• Education and training of human resources, in order to make them capable to apply the electronic communications. As well as the important points are the activities related to modernization of school and faculty subjects, which has to assume the mentioned topics, and, at the same time to start the training of young generation on time.

The intention of the authors was to describe possible effects of economic transition and introduction of IT technologies and tools in e-banking, e-education and e-business. These two activities (transition reform and e-business introduction) cannot be preformed without full top government support and without very intensive regional and international cooperation in order to get some foreign experience and best practice examples. This all can fit in macroeconomic frame of mutual interactivity and collaboration of these two processes. At the end, the elimination of many current obstacles in this respect (one of the biggest is the process of the deregulation and liberalization in telecommunication sector) is precondition for successfull ending of this transition/e-life story.




References

[1] Esichaikul V., Chavananon S. (2001) Electronic Commerce and Electronic Business Implementation Success Factors, 14th Bled Electronic Commerce Conference: e-Everything: e-Commerce, e-Government, e-Household, e-Democracy vol. 1, 259-275

[2] Plant R. (1999) eCommerce Formulation of Strategy, Prentice Hall

[3] Đurić-Kuzmanović T. (2000) Directed Non-Development: Post-Socialist Experience and Feminist Alternatives in Serbia, lecture on The Central European University, Program on Gender and Culture, Budapest, Hungary

[4] Dehejia M. (1996): “Technology Trends - Towards the Post-Information Age”, 30 Years of Industrial Development 1966-1996, UNIDO, Wiena.

[5] A European Initiative in Electronic Commerce, COM (97) 157, April 15, 1997.

[6] U.S. Government, Working Group on Electronic Commerce (1999) Towards Digital eQuality, 2nd Annual Report.

[7] UNCTAD (1999) E-commerce and Development, Geneva.

[8] Perez, C. (2000) “Technological Change and Opportunities for Development as a Moving Target”, UNCTAD X, High-level Round Table on Trade and Development: Directions for the Twenty-first Century, Bangkok, February

[9] OECD (2000) Is There a New Economy?, First Report on the OECD Growth Project, Paris

[10] The World Bank (1999) World Development Report, Knowledge for Development 1998/99

[11] Vidas-Bubanja M. (2001) The Importance of IT for the Development of Yugoslav Economy, Ekonomski anali, April

[12] Council of the European Union, Commission of the European Communities (2000) eEurope 2002, An Information Society for All, Action Plan, Brussels, June 2000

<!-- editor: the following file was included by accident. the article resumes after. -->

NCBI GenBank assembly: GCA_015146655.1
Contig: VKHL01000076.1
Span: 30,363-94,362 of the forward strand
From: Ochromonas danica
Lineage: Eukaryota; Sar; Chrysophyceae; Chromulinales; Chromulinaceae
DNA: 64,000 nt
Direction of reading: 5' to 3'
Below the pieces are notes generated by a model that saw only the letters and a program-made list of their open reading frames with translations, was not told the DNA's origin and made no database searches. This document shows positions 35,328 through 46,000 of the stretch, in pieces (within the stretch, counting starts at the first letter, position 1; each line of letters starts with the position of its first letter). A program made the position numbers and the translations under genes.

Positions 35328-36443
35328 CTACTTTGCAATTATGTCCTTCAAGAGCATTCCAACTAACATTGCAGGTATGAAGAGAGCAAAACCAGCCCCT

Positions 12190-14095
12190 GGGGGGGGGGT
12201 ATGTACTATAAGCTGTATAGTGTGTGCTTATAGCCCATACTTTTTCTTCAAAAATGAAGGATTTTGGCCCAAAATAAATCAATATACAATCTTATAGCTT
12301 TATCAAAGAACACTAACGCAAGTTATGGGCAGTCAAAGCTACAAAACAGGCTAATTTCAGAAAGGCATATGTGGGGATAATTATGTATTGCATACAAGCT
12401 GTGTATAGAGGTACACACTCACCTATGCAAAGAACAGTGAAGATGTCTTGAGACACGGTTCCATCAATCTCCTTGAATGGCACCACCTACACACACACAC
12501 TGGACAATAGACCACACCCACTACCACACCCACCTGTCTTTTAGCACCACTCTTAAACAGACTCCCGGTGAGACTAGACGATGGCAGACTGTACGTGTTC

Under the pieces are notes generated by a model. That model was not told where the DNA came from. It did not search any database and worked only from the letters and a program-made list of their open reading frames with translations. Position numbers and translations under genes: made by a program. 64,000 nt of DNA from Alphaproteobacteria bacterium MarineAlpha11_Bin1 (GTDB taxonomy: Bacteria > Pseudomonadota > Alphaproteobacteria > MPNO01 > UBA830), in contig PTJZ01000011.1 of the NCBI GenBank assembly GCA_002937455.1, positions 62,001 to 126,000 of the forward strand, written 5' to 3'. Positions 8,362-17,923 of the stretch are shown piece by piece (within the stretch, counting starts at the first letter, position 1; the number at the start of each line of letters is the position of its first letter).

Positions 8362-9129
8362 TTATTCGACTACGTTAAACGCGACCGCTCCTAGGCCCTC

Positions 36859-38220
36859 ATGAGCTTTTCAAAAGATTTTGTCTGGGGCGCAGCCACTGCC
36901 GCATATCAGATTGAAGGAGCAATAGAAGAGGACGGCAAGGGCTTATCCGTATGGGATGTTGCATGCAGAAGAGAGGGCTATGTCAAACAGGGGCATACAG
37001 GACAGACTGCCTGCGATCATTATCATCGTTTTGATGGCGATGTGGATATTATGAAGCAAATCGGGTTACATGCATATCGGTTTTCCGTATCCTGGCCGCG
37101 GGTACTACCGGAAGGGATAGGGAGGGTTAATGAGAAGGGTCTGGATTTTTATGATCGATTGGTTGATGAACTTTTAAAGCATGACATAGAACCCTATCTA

[13] Commission of the European Communities (2001) eEurope 2002, Impacts and Priorities, A Communication to the Spring European Council in Stockholm, 23-24 March 2001

[14] Stability Pact, eSEEurope (eBalkans) Working Group Meeting (2001) Conclusion of the Chair, Zagreb

[15] eSEEurope (2001) Report on Work and Planned Action, Tirana

[16] Decision on central register and central securities deposit treatment, as well as the securities clearing and settlement, internal NB of FRY documents

[17] Yugoslav bank card – YUBA CARD, Association of Yugoslav banks internal documents

[18] PlaNet Association of Yugoslav banks internal documents

[19] ISPP service NB of FRY ZOP internal document,

[20] Act on payment operations Official Bulletin of FRY No. 3

[21] Recommendation on central register on FRY bonds treatment, issued for settling down foreign currency savings commitment (2001) Official Bulletin of FRY No. 60


[22] Central register and central securities deposit management decision, and securities clearing and settlement -Official Bulletin No. 57, (2001)


1 The problem with measurement and statistics in any area of e-business is very evident. That is why the result of comparison between different sources can be very large discrepancy between data. This is a problem present even in developed and more e-oriented economies and it is even more evident in transition economies and developing countries.

2 Realization that the application of digital technology has become the key factor of economic growth and employment raise, as well as that the European reaction to new digital economy, or e economy, is rather slow (first of all thanks to strong economy logic of traditional industries in Europe) contributed to creating and adoption of Intiative under title eEurope – An Information Society for All.

3 The issue should be discussed at the meeting eEurope+ in Ljubljana, June 2002.